Sunday Times

Cricket soap opera goes on for all the Days of Our Lives

- Unplugged by BBK

● Surely you have read the definition of insanity. It borders on lunacy.

Lunacy is what manifests in the mishmash of the never-ending sorry saga that is the Cricket SA soap opera.

The sport has been caught in the cobweb of egotistica­l individual­s who have put themselves on a higher pedestal than the game itself.

The toing and froing between the interim board and members council is something that would give Days of Our Lives a run for its money. It’s a nauseating power trip.

The interim board was set up with the express intention of cleaning up the house. As part of the process of getting out of the doldrums, the express integral mandate was that it has to restore governance .

The governance failures at CSA are well documented. Chief among the morass has been the failure, or rather blatant refusal, to completely embrace the recommenda­tion of the Nicholson report.

SA has lost a lot of ground in terms of internatio­nal standing. Post-democracy, this country was highly regarded in internatio­nal cricket.

The goings-on have done nothing for the game. Instead they bhave eroded our reputation and credibilit­y in the eyes of the world.

Restoratio­n of governance is a critical component to regaining that credibilit­y. The interim board commenced its work back in November.

Part of the governance issue was that the members council made up of 14 cricketing affiliates appoints the board. These affiliates manage the provinces and sitting on the board.

If this impasse continues to remain unresolved, cricket in this country runs the risk of complete collapse.

Eight of the 14 affiliates voted for a majority of non-independen­t directors. It means that they want to keep an existing recipe that doesn’t work.

The minister will meet the members

Egotistica­l individual­s have put themselves on a higher pedestal than the game itself

council and the interim board next week.

Which side of the divide are they going to be on? SA cricket has been crying out for good governance for eight years.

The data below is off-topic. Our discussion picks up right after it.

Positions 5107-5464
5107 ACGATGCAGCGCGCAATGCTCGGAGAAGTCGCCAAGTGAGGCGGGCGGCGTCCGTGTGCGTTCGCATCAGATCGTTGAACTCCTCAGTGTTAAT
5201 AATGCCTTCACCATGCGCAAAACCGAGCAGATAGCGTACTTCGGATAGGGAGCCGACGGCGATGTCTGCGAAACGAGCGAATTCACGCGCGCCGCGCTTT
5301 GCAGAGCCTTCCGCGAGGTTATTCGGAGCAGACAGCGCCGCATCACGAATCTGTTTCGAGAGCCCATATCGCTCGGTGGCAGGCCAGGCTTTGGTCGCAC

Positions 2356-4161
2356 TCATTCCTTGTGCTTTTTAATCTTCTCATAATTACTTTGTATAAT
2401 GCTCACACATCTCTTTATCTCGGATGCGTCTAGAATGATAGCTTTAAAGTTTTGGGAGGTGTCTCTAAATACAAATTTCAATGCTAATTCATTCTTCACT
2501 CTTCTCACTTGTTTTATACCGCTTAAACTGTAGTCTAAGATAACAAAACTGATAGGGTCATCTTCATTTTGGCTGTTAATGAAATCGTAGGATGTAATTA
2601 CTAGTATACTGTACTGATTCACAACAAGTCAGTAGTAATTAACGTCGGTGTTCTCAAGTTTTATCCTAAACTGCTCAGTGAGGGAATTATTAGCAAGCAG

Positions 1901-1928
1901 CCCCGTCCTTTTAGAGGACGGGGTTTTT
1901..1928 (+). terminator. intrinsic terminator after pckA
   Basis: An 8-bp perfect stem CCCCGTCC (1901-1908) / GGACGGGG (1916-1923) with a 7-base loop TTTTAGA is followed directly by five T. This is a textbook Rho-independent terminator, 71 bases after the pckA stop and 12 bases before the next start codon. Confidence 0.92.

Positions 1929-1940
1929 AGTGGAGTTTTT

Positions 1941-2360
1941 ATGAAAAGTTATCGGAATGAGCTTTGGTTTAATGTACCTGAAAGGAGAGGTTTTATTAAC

Anyone with more than a pea-sized brain wants implementa­tion of the Nicholson report.

In 2012 Judge Chris Nicholson, in his report after the Indian Premier League bonus scandal, was clear in his recommenda­tion: CSA had to amend the compositio­n of the board to include more independen­t members. He saw that as the way to the independen­ce of the structure.

Recently, the members council rejected the proposal of the interim board to have seven independen­ts, four nonindepen­dents and for the CEO and CFO to become members of the board.

Instead, they rejected the proposal of the interim board to have seven independen­ts on a board of 13. They wanted seven non-independen­ts.

Nobody who cares about cricket wants a situation where minister of sports, arts and culture Nathi Mthethwa could respond by withdrawin­g national colours.

The National Sport and Recreation Act allows him to do so if he deems it appropriat­e. But the moment politician­s start participat­ing, it is seen as meddling in the affairs of the sport.

Internatio­nal bodies frown upon the practice. They find it grossly unpalatabl­e. Usually, they respond by suspending, isolating and/or banning the offending country.

It is a risk not worth taking. There are examples aplenty of what follows next. Look no further than Zimbabwe.

If CSA keeps bumbling from one crisis to another with no end in sight, that is the kind of a slippery slope they may find themselves on.

There will be no winners. Cricket will be the biggest loser. Do they have it within themselves to convene a members council meeting at short notice and do what is right for the game?

Nobody wants a politician to interfere in the administra­tion of the game.

The lunacy of the members council must end. Cricket belongs to the entire nation. It is not the exclusive reserve of a few who want to hold on for their self-preservati­on.

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